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IT'S DONE: Same-sex marriage is officially legal in Australia!

IT'S DONE: Same-sex marriage is officially legal in Australia!

He said "injustices are happening this day", noting the case of Catholic Archbishop of Hobart Julian Porteous and a Canberra women who was sacked from her work after a No post on Facebook.

"This is a day for every Australian".

It follows years of campaigning from the Australian LGBTIQ community and dozens of failed attempts to change the law. Taking into account the requirement to give a month's notice of intent to marry in Australia, we should be seeing the first same-sex weddings take place in January.

The only potential obstacle to the law passing on Thursday would be if marriage equality opponents managed to amend the legislation.

Prime Minister Malcolm Turnbull looked particularly pleased, though he was criticised on Twitter, and accused of trying to take credit for this.

Forster was joined in the public gallery by her partner, Virginia Edwards.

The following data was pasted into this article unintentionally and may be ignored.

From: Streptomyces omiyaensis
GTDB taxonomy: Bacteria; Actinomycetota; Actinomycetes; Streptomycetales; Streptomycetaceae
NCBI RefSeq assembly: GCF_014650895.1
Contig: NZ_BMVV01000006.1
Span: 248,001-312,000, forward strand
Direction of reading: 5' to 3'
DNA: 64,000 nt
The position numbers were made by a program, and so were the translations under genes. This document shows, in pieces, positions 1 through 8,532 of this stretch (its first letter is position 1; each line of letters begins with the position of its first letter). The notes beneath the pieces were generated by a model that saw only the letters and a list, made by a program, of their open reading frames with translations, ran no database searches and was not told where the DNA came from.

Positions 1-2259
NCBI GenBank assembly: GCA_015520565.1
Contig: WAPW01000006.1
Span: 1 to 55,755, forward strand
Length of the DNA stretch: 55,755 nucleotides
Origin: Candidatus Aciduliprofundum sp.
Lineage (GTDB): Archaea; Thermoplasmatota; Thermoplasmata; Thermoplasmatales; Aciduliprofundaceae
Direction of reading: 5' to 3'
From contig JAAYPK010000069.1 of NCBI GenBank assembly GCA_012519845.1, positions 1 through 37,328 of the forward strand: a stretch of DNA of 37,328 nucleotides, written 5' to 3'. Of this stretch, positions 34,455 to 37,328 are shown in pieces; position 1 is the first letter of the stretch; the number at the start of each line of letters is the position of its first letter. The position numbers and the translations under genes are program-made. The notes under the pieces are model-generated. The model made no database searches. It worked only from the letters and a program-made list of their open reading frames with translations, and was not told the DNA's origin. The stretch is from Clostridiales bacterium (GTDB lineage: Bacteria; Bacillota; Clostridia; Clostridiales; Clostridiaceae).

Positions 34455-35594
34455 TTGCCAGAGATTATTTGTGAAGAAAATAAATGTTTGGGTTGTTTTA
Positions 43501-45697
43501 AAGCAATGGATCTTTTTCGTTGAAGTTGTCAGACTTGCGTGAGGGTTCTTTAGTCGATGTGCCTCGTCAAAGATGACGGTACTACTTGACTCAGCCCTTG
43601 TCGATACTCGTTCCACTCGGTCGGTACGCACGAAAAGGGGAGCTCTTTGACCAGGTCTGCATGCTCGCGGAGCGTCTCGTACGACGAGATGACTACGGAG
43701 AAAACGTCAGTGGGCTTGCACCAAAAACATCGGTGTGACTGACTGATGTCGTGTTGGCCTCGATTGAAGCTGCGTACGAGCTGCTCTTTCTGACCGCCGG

The overwhelming majority of MPs voted in favour of the bill, with only four MPs voting no. They were warned multiple times that parliamentary rules prohibit them making noise and even applauding.




Same-sex marriage could be legal as soon as Friday after a bill to change the Marriage Act passed the House of Representatives. On Thursday night, Queensland MP Bob Katter, who went viral for his dismissal of gay marriage in light of fatal crocodile attacks, delivered a 15-minute speech declaring that same-sex marriage was not of interest of gay couples because heterosexual couples weren't getting married either.

Turnbull told Parliament that while nothing in the bill threatened religious freedoms, he wanted more reassurances for the millions of Australians who oppose marriage equality.

However, the politics have not come to an end: Conservative cabinet minister Peter Dutton - a supporter of traditional marriage - accepted that in the end it was a numbers game in parliament.

Gay marriage was endorsed by 62 percent of Australian voters who responded to a government-commissioned postal ballot last month.

About 12.7 million people participated in the survey, which had a response rate of almost 80% - which is considered very high.

Many parliamentarians bared their personal history and pains in the lower house.